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How to Sort a LinkedList in Java?

  • Last Updated : 20 Sep, 2021

A Linked List is a linear data structure, in which the elements are not stored at contiguous memory locations.

Sorting the nodes of a Singly Linked list in ascending order:

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Original-List

Original List

SortedList

Sorted List

We can sort the LinkedList by many sorting techniques:



  1. Bubble sort
  2. Insertion sort
  3. Quick sort
  4. Merge sort

Method 1: Sort using Bubble Sort

  • To accomplish this task, we maintain two pointers: current and index.
  • Initially, current point to head node and index will point to node next to current.
  • Traverse through the list till current points to null, by comparing current’s data with index’s data.
  • And for each current’s value, index is the next to current node which traverse from current’s next node till null.
  • And then the value of current node is compared with every value from its next node till last and if the value is smaller than the current value, then the values are swapped and in this way the least value comes as current index.

Java




// Java program to sort a Linked List using Bubble Sort
 
public class SortList {
 
    // Represent a node of the singly linked list
    class Node {
        int data;
        Node next;
 
        public Node(int data)
        {
            this.data = data;
            this.next = null;
        }
    }
 
    // Represent the head and tail of the singly linked list
    public Node head = null;
    public Node tail = null;
 
    // addNode() will add a new node to the list
    public void addNode(int data)
    {
 
        // Create a new node
        Node newNode = new Node(data);
 
        // Checks if the list is empty
        if (head == null) {
 
            // If list is empty, both head and tail will
            // point to new node
            head = newNode;
            tail = newNode;
        }
        else {
 
            // newNode will be added after tail such that
            // tail's next will point to newNode
            tail.next = newNode;
 
            // newNode will become new tail of the list
            tail = newNode;
        }
    }
 
    // sortList() will sort nodes of the list in ascending
    // order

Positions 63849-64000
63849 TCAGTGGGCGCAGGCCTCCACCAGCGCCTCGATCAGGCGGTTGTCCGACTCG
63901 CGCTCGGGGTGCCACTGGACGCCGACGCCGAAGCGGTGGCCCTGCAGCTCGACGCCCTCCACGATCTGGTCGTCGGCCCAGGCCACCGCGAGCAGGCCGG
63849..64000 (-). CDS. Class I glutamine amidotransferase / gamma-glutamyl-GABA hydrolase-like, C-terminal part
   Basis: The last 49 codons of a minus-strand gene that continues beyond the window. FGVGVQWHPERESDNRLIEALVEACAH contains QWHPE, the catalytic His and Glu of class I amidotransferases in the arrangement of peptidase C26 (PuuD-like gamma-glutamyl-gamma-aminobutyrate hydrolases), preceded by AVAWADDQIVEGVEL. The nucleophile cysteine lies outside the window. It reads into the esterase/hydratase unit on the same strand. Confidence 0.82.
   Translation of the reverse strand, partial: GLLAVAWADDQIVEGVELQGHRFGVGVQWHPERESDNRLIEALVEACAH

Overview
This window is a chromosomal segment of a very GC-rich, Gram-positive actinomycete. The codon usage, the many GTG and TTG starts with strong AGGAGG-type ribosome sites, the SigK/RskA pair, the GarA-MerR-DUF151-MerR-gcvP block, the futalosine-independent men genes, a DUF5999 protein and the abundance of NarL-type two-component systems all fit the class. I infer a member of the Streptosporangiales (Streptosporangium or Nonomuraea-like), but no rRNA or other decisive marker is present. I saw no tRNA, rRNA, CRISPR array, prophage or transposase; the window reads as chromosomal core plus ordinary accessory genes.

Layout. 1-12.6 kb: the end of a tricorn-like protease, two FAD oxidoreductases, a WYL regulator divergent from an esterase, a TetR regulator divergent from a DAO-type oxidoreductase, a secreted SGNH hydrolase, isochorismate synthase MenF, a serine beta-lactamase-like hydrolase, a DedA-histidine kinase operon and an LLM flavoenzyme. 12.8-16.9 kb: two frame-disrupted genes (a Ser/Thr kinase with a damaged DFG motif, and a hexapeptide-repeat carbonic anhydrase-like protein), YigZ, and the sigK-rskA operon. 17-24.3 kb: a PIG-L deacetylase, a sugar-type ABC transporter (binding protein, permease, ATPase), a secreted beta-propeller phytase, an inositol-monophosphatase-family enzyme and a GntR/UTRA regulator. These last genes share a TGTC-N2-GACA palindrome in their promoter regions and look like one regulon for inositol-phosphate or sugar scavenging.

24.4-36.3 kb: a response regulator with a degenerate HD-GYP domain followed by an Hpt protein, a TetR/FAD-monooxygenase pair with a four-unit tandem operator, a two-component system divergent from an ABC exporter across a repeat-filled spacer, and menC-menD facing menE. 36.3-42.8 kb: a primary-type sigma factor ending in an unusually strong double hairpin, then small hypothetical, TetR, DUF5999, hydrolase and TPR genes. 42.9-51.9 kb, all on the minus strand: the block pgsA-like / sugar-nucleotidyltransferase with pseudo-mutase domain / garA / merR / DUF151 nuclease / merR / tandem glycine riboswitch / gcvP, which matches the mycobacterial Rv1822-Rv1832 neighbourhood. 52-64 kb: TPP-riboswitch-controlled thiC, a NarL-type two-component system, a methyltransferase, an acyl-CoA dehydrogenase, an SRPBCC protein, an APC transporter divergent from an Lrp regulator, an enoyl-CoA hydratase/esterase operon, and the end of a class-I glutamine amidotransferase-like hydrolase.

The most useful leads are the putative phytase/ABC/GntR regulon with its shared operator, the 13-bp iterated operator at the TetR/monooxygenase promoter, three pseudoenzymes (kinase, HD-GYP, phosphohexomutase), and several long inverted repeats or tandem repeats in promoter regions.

public void sortList()
    {
 
        // Node current will point to head
        Node current = head, index = null;
 
        int temp;
 
        if (head == null) {
            return;
        }
        else {
            while (current != null) {
                // Node index will point to node next to
                // current
                index = current.next;
 
                while (index != null) {
                    // If current node's data is greater
                    // than index's node data, swap the data
                    // between them
                    if (current.data > index.data) {
                        temp = current.data;
                        current.data = index.data;
                        index.data = temp;
                    }
 
                    index = index.next;
                }
                current = current.next;
            }
        }
    }
 
    // display() will display all the nodes present in the
    // list
    public void display()
    {
        // Node current will point to head
        Node current = head;
 
        if (head == null) {
            System.out.println("List is empty");
            return;
        }
        while (current != null) {
            // Prints each node by incrementing pointer
            System.out.print(current.data + " ");
            current = current.next;
        }
 
        System.out.println();
    }
 
    public static void main(String[] args)
    {
 
        SortList sList = new SortList();
 
        // Adds data to the list
        sList.addNode(8);
        sList.addNode(3);